Biohacking is the new frontier. In just a few years, millions of people will have implanted RFID chips under the skin between their thumb and index finger. Already, thousands of people in Sweden have chipped themselves to make their daily lives easier. With a tiny electronic implant, Swedish rail passengers can pay their train ticket, and it goes without saying how convenient opening an RFID lock is without having to pull out your wallet.
That said, embedding RFID chips under the skin has been around for decades; my thirteen-year-old cat has had a chip since he was a kitten. Despite being around for a very, very long time, modern-day cyborgs are rare. The fact that only thousands of people are using chips on a train is a newsworthy event. There simply aren’t many people who would find the convenience of opening locks with a wave of a hand worth the effort of getting chipped.
Why hasn’t the most popular example of biohacking caught on? Why aren’t more people getting chipped? Is it because no one wants to be branded with the Mark of the Beast? Are the reasons for a dearth of biohacking more subtle? That’s what we’re here to find out, so we’re asking you: what is the future of implanted electronics?
Over the past decade, we’ve seen hundreds of builds using RFID and NFC tags. We’ve seen people use these tags to start a car and open a door. We’ve seen NFC tags placed in bio-compatable glass, and we’ve seen RFID tags constructed out of ATtinys and a spool of magnet wire. Hackers, it seems, are all over short-range, batteryless electronic tracking tags, and that doesn’t count the huge number of subway cards, contactless payment systems, or the fact that just about every phone these days can read these cards.
While embedding RFID tags under the skin delivers us this world of contactless payments, magic locks, and the ability to be tracked anywhere, we really haven’t seen many applications for embedded tags. In fact, the most interesting application of wearable RFID tags may just be putting LEDs on fingernails. Yes, for just $3 per fingernail, you too can light up whenever you pass within a few inches of a contactless card reader.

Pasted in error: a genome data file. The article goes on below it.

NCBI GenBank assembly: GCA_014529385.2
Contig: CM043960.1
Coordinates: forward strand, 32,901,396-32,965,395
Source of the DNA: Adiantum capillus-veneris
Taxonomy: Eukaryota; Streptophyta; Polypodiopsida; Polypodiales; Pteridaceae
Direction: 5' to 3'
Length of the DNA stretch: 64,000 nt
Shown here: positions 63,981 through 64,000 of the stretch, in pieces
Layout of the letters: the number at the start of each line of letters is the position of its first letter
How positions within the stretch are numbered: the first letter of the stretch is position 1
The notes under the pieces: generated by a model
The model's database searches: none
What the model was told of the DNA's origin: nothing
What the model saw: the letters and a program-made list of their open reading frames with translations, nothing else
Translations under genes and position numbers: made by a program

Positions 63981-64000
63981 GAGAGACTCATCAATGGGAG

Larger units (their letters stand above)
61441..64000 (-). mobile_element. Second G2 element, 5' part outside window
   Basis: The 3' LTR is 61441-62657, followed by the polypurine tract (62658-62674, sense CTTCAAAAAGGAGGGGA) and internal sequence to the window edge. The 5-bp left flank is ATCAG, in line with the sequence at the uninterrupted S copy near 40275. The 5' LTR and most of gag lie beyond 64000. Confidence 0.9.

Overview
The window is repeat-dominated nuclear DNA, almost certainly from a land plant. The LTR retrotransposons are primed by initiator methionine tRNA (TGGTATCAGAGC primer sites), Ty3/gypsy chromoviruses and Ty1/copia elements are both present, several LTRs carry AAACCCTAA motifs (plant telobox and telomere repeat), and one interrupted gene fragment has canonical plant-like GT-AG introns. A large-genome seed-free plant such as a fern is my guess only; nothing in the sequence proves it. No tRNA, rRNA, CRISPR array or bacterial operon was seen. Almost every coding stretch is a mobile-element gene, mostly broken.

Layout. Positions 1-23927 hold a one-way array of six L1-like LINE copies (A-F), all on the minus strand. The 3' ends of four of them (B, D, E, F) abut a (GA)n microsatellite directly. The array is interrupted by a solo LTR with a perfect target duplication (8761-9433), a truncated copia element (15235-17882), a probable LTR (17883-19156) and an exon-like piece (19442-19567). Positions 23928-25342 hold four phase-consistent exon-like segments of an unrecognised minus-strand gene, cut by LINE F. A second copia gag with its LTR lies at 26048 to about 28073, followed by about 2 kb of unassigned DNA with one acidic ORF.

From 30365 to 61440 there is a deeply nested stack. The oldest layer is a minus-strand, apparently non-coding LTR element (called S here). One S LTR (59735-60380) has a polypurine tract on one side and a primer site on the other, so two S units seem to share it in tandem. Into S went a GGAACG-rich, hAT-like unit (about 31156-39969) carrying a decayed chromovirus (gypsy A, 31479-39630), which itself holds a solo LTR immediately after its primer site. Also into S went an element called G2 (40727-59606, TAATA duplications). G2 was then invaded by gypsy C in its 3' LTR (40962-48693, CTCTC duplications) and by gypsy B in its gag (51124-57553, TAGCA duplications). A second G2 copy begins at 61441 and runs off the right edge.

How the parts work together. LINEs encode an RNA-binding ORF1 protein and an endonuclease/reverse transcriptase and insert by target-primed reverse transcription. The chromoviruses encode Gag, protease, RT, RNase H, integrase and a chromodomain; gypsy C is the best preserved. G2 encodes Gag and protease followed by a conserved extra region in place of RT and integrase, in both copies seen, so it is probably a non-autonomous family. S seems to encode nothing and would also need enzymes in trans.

Part of the lack of public interest in wearable RFID tags may just be a shortcoming of the system itself; if you want to pay for your drinks at Starbucks, that’s one RFID tag. If you want to get on the subway, that’s another RFID tag. If you want to open the door to your office, that’s a third RFID tag. Short of carrying around a tag programmer with you around at all times — completely negating the convenience of storing your keys under your skin — we don’t yet have the technology to have one RFID implant that rules all.
There are, of course, other technologies available for implantable cyborgation, but chipping yourself with an RFID or NFC tag is by far the most popular. People aren’t really doing it, though, so we’re opening this one up to the peanut gallery. What will it take to make implantable electronics widely popular? Would you get one? If you have a chip in your hand, what do you use it for and how has that changed over time? What do you think?